|Molecular Vision 2002;
Received 29 November 2001 | Accepted 9 July 2002 | Published 16 July 2002
Identification of novel bovine RPE and retinal genes by subtractive hybridization
Jinghua T. Chang,2 Neil G. Della,1 Peter A.
Campochiaro,2,3 Donald J. Zack2,3,4
(The first three authors contributed equally to this publication)
1Department of Ophthalmology, Flinders University, Bedford Park, South Australia, Australia; Departments of 2Ophthalmology, 3Neuroscience, and 4Molecular Biology and Genetics, The John Hopkins University School of Medicine, Baltimore, MD
Correspondence to: Dr. Shiwani Sharma, Department of Ophthalmology, Flinders Medical Centre, Flinders Drive, Bedford Park, SA 5042, Australia; Phone: 61 08 8204 5892; FAX: 61 08 8277 0899; email: firstname.lastname@example.org
Purpose: Understanding of the specialized function of the retinal pigment epithelium (RPE) can be aided by the identification and characterization of genes that are preferentially expressed in the RPE. With this aim, we undertook a systematic effort to identify and begin characterization of such genes.
Methods: A subtracted bovine RPE cDNA library was generated through subtractive hybridization using a single-stranded circular bovine RPE cDNA library as target and biotinylated mRNA from bovine heart and liver as alternate drivers. Approximately one thousand of the resulting subtracted cDNA clones were partially sequenced and analyzed, and a non-redundant set of one hundred of these cDNAs were examined for tissue expression pattern using a mini-Northern blot procedure and for identity by sequence analysis.
Results: The subtraction method successfully allowed the enrichment of cDNAs that are preferentially expressed in the RPE. Out of the analyzed clones, expression of forty-five clones was verifiable by Northern blotting. Of these, a significant proportion of cDNAs were preferentially expressed in the RPE. We observed that the expression of some subtracted cDNAs was restricted to the retina and no expression was detected in the RPE. These retinal clones were obtained in addition to RPE clones presumably because the initial RPE RNA population was contaminated with a small proportion of retinal RNA. Two thirds of the identified RPE and retinal cDNAs are likely to represent novel genes because they do not have homology to known genes in the databases.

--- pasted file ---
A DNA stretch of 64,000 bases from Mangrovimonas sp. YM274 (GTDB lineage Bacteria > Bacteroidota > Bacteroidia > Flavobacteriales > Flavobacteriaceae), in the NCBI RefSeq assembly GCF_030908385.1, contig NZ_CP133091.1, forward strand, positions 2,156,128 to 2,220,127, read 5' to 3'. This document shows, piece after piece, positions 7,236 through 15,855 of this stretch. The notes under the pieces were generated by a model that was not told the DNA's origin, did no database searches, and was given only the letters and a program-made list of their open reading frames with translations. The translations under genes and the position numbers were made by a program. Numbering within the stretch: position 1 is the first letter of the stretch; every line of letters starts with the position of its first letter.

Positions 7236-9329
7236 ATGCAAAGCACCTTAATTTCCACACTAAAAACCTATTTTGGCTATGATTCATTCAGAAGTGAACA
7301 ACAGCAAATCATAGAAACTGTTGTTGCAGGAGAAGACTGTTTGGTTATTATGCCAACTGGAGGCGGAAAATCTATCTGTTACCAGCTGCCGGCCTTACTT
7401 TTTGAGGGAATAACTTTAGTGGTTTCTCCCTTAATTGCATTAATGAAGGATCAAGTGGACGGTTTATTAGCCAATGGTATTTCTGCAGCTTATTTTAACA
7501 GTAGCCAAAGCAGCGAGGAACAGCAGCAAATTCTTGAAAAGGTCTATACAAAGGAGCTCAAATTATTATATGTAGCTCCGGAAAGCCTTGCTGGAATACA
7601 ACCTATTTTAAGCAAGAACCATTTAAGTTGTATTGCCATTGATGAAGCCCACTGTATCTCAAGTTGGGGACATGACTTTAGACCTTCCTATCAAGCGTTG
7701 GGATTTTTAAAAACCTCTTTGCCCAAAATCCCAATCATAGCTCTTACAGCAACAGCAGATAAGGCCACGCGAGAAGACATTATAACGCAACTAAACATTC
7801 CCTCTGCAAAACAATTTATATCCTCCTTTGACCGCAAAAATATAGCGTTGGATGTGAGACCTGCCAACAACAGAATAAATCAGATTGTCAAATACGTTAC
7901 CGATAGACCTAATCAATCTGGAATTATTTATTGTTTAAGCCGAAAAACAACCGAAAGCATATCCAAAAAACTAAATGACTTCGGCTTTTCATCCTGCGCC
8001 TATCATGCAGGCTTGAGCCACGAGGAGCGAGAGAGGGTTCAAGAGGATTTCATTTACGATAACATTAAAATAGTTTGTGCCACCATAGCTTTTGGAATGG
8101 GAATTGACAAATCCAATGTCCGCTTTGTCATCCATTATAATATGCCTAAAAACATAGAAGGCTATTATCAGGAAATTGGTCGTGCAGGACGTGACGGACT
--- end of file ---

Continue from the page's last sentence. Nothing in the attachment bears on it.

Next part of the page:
Conclusions: Genes that are specifically or predominantly expressed in the RPE/retina are likely to be important for retinal function. We have identified novel cDNAs from bovine RPE and retina by subtractive hybridization. These cDNAs can be used as starting material for the identification of corresponding human genes expressed in the RPE and retina. The human genes thus identified are likely to contain good candidate genes for retinal disease.
The retina and RPE, well-defined structures in the eye, perform highly specialized functions. These functions require the involvement of a number of highly specialized genes that are likely to be preferentially expressed in the retina and RPE. The identification of such genes is pivotal in understanding the molecular basis of structure and function in the retina and RPE, and is likely to provide good candidate genes for the study of retinal disease genetics. Screening methods such as subtractive-, differential-, or suppression subtractive-hybridization have been employed for the identification of retina-specific genes [1-5]. A number of retinal genes such as NRL, AOC2, HRG4, mrdgB and CRB1 have been identified using these methods [5-9].
Earlier studies reporting the identification of RPE-specific genes involved the generation of subtracted cDNA libraries from human RPE-cell line  or human RPE and choroid . As only a limited amount of RPE is recovered from a human eye, this restricts the use of subtractive hybridization approach for the identification of RPE-specific human genes. To overcome this problem, we constructed a subtracted cDNA library from bovine RPE. Bovine eyes were used because of their ready availability for mRNA extraction. In this paper, we report the use of a modified subtractive hybridization method for efficient generation of a subtracted bovine RPE cDNA library. We also present the expression and sequence analyses data for a set of hundred subtracted bovine cDNA clones obtained from this library. This subtractive hybridization strategy allowed us to identify a number of novel bovine genes that are predominantly expressed in the RPE and are potentially important in the function and dysfunction of the retina.